Waiting until the Northern Trust Open to begin his 2012 season was only partially by design. Scott had planned to be at Kapalua for the PGA Tour opener, but he had his tonsils taken out in December. He said the recovery time for an adult is about three weeks.

Scott said he had tonsillitis at least five times a year for the last couple of seasons, and when it happened at the Deutsche Bank Championships he was tied for the lead through 36 holes—that was the last straw.

The three-month break was the longest of his career, and it was the first time in 10 years Scott has spent so much time at home in Australia. It allowed him to get his mind off golf, and it made him eager to return. So how did he do

Natalie Gulbis is in the 2012  Sports Illustrated swimsuit issue.

Gulbis is not actually wearing a swimsuit in any of the photos in the magazine. It's body painting.

 Gulbis is one of three athletes included in the bodypainting section of the 2012 SI swimsuit issue.

Pics of Gulbis' body painting can be found at

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Sunday, February 12, 2012


Phil Mickelson went from a six-shot deficit to a two-shot lead in just six holes, closed with an 8-under 64 for a two-shot victory over Charlie Wi and gave Tiger Woods a thrashing at the Pebble Beach National Pro-Am on Sunday not many saw coming.

Mickelson and Woods played in the second-to-last group, and Mickelson beat him by 11 shots. He won for the fourth time at Pebble Beach, and became only the ninth player in PGA Tour history with 40 wins.

It was anything but that for Woods, who was reduced to a supporting role on a cool, overcast day along the Pacific. Right when it looked as though Woods might still be in the game after holing a bunker shot for birdie on the par-3 12th, Mickelson answered by pouring in a 30-foot par putt.

Mickelson seized control for good with a 40-foot par save on the 15th hole, and he played it safe Mickelson is capable of that every once in a while, on the 18th hole and still made birdie.

Wi, who started the final round with a three-shot lead, four-putted for double bogey on the opening hole and never quite recovered. He closed with back-to-back birdies for an even-par 72 and his fifth runner-up finish on tour.

It was the third straight week on tour that the winner started the final round at least six shots behind a 54-hole leader going after his first tour victory.

Mickelson finished at 17-under 269 and earned $1.152 million for his first win since the Houston Open last year. He will move to No. 11 in the world.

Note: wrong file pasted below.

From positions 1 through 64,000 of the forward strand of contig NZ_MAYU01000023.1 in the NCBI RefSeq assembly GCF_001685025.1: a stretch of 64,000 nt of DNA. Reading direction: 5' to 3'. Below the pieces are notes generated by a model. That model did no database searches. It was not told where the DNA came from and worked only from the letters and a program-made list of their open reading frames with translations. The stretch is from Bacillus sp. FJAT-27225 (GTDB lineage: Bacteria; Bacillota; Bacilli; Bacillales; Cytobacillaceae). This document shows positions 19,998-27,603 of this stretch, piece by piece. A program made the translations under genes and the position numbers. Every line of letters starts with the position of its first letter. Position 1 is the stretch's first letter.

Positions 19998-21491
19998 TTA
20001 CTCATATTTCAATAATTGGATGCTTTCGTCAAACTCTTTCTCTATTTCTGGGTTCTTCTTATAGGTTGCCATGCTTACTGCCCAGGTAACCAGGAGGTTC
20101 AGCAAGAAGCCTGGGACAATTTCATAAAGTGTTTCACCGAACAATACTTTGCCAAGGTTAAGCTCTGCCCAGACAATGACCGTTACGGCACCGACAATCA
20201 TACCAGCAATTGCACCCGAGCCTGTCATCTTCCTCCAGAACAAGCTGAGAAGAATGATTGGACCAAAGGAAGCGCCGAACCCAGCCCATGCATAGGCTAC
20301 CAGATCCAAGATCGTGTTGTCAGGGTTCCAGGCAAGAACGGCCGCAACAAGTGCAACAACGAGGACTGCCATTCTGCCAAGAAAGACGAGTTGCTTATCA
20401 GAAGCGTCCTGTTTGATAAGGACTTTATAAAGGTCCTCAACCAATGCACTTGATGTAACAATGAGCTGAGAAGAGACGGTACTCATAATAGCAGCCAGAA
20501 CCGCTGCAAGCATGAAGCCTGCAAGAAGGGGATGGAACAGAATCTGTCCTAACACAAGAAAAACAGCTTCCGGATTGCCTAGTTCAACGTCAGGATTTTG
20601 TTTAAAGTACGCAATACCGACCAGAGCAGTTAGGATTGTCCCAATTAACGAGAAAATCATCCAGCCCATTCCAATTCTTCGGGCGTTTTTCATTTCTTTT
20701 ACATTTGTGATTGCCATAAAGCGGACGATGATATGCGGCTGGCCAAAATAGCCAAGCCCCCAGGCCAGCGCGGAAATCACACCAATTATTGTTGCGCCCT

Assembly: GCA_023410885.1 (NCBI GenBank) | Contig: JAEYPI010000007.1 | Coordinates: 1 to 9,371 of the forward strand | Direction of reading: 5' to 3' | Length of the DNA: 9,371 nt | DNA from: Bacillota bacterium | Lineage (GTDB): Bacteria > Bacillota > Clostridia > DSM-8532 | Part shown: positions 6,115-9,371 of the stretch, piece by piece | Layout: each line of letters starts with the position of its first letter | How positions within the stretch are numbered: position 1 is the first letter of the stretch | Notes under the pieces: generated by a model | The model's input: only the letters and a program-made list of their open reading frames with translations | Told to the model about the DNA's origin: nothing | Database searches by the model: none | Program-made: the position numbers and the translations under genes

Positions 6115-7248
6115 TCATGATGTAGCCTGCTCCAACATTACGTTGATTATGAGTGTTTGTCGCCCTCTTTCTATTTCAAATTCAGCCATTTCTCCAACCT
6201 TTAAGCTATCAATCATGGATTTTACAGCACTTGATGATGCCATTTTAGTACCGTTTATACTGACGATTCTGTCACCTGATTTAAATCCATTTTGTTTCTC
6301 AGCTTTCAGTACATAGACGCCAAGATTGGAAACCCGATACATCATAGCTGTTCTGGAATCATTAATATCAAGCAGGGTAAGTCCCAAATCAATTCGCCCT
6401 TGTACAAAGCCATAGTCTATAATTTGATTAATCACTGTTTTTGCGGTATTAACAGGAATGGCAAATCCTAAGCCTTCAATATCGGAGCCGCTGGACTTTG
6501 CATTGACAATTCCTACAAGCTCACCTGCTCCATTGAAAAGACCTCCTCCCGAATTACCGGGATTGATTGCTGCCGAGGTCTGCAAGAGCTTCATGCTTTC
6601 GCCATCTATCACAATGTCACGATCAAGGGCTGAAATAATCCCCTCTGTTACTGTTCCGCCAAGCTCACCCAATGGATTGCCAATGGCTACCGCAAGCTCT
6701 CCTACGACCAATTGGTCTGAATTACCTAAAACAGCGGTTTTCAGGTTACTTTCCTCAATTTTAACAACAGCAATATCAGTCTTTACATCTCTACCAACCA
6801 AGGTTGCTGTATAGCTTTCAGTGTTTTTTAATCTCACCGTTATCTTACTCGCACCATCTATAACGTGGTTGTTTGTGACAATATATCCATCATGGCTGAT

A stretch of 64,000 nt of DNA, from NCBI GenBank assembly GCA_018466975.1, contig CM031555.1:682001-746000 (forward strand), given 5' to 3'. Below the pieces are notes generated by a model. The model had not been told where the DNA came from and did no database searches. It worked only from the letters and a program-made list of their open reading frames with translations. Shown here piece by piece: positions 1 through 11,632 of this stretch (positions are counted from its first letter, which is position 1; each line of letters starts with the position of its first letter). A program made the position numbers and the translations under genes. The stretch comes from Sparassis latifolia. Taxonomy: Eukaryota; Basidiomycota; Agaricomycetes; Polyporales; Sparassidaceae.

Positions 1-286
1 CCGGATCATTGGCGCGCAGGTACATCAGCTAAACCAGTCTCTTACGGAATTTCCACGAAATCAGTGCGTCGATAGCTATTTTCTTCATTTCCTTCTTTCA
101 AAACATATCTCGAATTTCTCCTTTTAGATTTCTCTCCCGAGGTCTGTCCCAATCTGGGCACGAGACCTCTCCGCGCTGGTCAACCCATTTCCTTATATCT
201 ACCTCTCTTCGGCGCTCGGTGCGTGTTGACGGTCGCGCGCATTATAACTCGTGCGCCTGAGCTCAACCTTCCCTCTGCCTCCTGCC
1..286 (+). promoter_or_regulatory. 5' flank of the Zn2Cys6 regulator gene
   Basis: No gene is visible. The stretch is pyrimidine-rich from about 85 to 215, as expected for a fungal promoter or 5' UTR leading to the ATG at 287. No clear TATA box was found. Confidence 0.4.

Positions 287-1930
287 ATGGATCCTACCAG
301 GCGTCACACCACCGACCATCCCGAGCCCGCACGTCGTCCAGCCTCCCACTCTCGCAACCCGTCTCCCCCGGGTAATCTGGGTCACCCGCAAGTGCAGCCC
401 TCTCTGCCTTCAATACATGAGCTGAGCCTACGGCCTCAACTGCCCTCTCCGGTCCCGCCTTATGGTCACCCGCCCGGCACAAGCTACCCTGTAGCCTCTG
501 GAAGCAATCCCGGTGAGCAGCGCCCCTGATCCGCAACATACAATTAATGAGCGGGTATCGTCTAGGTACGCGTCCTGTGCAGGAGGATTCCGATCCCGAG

Ricky Barnes closed with a 67 and finished third. Kevin Na tied for fifth and earned a spot in the Match Play Championship in two weeks at Arizona. 

 Corey Pavin made a 12-foot birdie putt on the first playoff hole Sunday to defeat Peter Senior and win the Allianz Championship for his first Champions Tour title Sunday at Broken Sound.

Both players shot a final-round 71 to finish tied at 11-under 205. Senior forced the playoff with a birdie on the last hole of regulation, but his birdie try in the playoff stopped an inch short of the cup.

Mark Calcavecchia appeared to be cruising to the victory when he birdied the par-5 11th hole to take a three-shot lead over Pavin. But Calcavecchia, who was 5 under for the day at that point, bogeyed six of his last seven holes to finish tied for seventh after a 73.

Bernhard Langer  and Michael Allen  tied for third place, a shot ahead of Jay Haas  and John Cook .

Rafael Cabrera-Bello won the Dubai Desert Classic on Sunday, shooting a 4-under 68 to beat Lee Westwood and Stephen Gallacher by one shot for his second European Tour victory.

It appeared to be Westwood’s tournament to win, with the third-ranked Englishman taking a one-stroke lead over Cabrera-Bello into the final round. But after making a 35-foot eagle putt on the second hole to go up by two, Westwood struggled with his putting the rest of the way.

The Spaniard birdied the 17th for the outright lead and then made a short par putt on No. 18 to finish with an 18-under total of 270.

Westwood had a chance to force a playoff, but his chip rolled past the hole. He then just missed a 25-foot birdie. Gallacher  also had a chance to tie but missed a 15-footer for birdie.

 American teenager Jessica Korda won the Women’s Australian Open on Sunday for her first LPGA Tour title, holing a 25-foot birdie putt on the second hole of a six-player playoff.

Korda closed with a 1-over 74 to finish at 3-under 289 in the first women’s professional event at Royal Melbourne, the historic sand-belt layout that was the site of the 2011 Presidents Cup.